Where when a visitor comes to town, he’s taken care of; when a visitor leaves town, he’s accompanied; he’s given food. A visitor who has an experience in town of being recognized, being taken care, being given food, and being walked out of town walks out with his head held up high. A visitor who’s ignored—no one knew you were there—you walk out on your own—without provisions, without any body saying good-bye. Someone who has been ignored by the townsfolk walks out a kind of shattered human being—vulnerable in the deepest way imaginable—and when that vulnerability ends in murder, those who were apathetic bear the responsibility.
The Rambam takes two crimes of apathy and puts them together. When an inadvertent murders kills because of apathy, it falls to society to protect him, and what’s the very next law that the Rambam talks about? But what if society itself is apathetic, and because of that apathy, someone died? That’s the law of the egla arufa. The Rambam makes clear to us that in Judaism’s playbook, apathy is itself not just a…that in Judaism’s playbook, apathy itself is a crime that must be atoned for.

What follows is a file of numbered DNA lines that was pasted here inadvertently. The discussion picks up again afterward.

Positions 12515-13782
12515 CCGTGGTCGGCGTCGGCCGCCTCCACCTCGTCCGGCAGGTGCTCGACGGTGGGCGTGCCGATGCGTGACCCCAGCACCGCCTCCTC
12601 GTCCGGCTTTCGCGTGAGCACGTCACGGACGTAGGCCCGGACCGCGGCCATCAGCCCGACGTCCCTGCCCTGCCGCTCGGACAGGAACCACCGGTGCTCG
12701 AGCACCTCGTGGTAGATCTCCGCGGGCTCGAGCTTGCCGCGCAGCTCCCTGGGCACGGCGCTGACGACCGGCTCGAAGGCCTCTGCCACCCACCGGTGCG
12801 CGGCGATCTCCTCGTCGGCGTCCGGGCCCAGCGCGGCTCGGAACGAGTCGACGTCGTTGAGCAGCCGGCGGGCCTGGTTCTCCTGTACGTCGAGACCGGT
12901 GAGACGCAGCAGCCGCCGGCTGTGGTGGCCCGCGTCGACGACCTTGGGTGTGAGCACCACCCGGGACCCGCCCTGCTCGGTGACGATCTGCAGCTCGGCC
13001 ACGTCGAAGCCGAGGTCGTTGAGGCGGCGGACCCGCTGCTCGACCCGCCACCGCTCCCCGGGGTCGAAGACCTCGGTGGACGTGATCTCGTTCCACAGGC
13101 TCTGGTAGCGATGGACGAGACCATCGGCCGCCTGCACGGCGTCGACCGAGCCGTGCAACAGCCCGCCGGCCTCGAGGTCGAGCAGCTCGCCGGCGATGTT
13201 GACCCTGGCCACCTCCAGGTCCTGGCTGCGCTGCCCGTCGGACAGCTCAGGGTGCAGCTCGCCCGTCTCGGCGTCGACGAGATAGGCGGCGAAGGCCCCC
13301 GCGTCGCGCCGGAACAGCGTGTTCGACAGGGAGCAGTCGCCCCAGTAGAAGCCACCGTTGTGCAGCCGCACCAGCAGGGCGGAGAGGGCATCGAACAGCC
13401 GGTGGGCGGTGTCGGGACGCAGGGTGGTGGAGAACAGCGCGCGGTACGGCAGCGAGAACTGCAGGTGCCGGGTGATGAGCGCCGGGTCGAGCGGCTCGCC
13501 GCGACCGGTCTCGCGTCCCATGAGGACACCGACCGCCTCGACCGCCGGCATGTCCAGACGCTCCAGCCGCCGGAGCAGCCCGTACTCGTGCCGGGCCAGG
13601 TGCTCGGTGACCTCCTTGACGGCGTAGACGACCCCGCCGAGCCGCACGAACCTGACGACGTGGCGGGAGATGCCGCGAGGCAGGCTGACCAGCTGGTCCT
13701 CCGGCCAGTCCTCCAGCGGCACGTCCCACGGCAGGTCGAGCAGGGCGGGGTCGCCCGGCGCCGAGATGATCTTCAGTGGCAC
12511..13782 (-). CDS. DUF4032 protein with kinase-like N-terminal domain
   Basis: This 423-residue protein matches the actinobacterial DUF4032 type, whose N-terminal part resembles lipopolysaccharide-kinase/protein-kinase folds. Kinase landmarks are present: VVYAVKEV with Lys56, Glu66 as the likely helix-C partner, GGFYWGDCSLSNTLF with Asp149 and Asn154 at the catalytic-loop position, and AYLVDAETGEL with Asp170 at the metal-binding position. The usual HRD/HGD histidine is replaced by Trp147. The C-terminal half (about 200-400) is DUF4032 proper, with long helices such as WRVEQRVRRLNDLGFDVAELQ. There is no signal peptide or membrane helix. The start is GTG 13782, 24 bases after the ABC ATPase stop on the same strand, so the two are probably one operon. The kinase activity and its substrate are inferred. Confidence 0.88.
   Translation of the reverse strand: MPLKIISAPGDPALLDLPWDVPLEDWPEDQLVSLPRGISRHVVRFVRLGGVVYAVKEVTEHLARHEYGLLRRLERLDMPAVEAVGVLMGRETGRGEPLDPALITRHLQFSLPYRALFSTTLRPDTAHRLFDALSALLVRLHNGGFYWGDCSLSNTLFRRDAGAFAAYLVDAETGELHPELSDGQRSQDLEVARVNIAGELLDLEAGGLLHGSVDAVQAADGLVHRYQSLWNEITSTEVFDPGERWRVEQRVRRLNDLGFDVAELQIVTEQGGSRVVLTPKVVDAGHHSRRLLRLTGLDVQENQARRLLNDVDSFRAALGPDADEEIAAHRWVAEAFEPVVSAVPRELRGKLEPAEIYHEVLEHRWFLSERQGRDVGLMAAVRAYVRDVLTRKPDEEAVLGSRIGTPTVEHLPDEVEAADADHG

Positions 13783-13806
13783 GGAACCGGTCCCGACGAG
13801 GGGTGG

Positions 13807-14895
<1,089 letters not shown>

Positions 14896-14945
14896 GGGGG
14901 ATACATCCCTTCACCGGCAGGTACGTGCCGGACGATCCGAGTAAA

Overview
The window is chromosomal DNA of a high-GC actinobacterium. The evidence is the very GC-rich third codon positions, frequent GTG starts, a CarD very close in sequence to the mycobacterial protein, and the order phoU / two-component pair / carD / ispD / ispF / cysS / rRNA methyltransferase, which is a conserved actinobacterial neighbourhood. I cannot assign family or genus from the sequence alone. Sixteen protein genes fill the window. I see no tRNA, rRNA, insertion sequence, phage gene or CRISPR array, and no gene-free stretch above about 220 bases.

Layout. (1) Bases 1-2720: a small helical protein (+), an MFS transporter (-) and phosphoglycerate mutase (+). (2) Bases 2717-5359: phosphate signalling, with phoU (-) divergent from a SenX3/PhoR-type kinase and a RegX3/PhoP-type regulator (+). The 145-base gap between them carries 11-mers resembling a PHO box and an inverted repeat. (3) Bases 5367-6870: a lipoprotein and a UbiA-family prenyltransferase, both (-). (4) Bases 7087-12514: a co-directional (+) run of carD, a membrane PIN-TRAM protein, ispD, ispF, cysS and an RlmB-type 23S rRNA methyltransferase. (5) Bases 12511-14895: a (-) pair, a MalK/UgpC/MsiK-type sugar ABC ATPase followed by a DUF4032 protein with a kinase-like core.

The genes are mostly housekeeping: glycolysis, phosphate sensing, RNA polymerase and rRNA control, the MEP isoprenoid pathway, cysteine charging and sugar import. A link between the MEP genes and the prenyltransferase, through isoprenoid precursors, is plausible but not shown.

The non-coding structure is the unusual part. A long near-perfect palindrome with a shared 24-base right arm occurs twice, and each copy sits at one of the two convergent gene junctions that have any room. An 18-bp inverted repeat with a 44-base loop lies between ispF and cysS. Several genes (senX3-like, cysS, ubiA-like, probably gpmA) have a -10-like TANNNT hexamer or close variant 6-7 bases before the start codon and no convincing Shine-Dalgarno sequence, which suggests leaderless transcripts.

It is a terrible crime at the individual level, and a terrible crime at the communal level. The community in the end is the last refuge; when individuals fail, it falls to the community to protect them, and the greatest example of that is the inadvertent murderer himself: when he failed to protect, the community must protect him by building a city of refuge. What happens when the community—the last stand, the last resort against apathy—is itself apathetic? We must strive to make sure that our great institutions, our towns and our cities, become the last resort against apathy. When no one else will love, they must extend themselves in love and social kindness. When they do not, then society itself has taken one more step toward the abyss, and the elders of the city must beg atonement from the Master of the Universe.